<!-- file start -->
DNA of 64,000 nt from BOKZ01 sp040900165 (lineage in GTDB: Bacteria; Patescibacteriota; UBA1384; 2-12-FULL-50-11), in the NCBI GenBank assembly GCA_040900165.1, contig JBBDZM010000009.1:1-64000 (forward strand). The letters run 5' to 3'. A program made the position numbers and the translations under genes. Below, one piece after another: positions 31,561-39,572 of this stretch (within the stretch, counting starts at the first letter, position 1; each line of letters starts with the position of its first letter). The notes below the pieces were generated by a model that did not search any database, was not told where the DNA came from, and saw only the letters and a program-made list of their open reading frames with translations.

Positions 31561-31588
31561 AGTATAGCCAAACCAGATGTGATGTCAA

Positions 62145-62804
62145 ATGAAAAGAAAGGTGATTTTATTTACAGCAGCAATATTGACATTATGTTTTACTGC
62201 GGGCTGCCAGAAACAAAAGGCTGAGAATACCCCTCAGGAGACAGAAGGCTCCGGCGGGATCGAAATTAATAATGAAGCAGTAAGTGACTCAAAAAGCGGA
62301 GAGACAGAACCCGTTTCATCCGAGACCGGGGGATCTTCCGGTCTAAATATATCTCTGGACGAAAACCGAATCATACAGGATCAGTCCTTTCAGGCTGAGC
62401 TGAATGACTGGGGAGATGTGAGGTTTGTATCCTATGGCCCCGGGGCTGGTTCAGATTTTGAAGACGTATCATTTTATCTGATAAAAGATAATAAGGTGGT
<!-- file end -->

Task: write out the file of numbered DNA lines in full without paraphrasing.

DNA of 64,000 nt from BOKZ01 sp040900165 (lineage in GTDB: Bacteria; Patescibacteriota; UBA1384; 2-12-FULL-50-11), in the NCBI GenBank assembly GCA_040900165.1, contig JBBDZM010000009.1:1-64000 (forward strand). The letters run 5' to 3'. A program made the position numbers and the translations under genes. Below, one piece after another: positions 31,561-39,572 of this stretch (within the stretch, counting starts at the first letter, position 1; each line of letters starts with the position of its first letter). The notes below the pieces were generated by a model that did not search any database, was not told where the DNA came from, and saw only the letters and a program-made list of their open reading frames with translations.

Positions 31561-31588
31561 AGTATAGCCAAACCAGATGTGATGTCAA

Positions 62145-62804
62145 ATGAAAAGAAAGGTGATTTTATTTACAGCAGCAATATTGACATTATGTTTTACTGC
62201 GGGCTGCCAGAAACAAAAGGCTGAGAATACCCCTCAGGAGACAGAAGGCTCCGGCGGGATCGAAATTAATAATGAAGCAGTAAGTGACTCAAAAAGCGGA
62301 GAGACAGAACCCGTTTCATCCGAGACCGGGGGATCTTCCGGTCTAAATATATCTCTGGACGAAAACCGAATCATACAGGATCAGTCCTTTCAGGCTGAGC
62401 TGAATGACTGGGGAGATGTGAGGTTTGTATCCTATGGCCCCGGGGCTGGTTCAGATTTTGAAGACGTATCATTTTATCTGATAAAAGATAATAAGGTGGT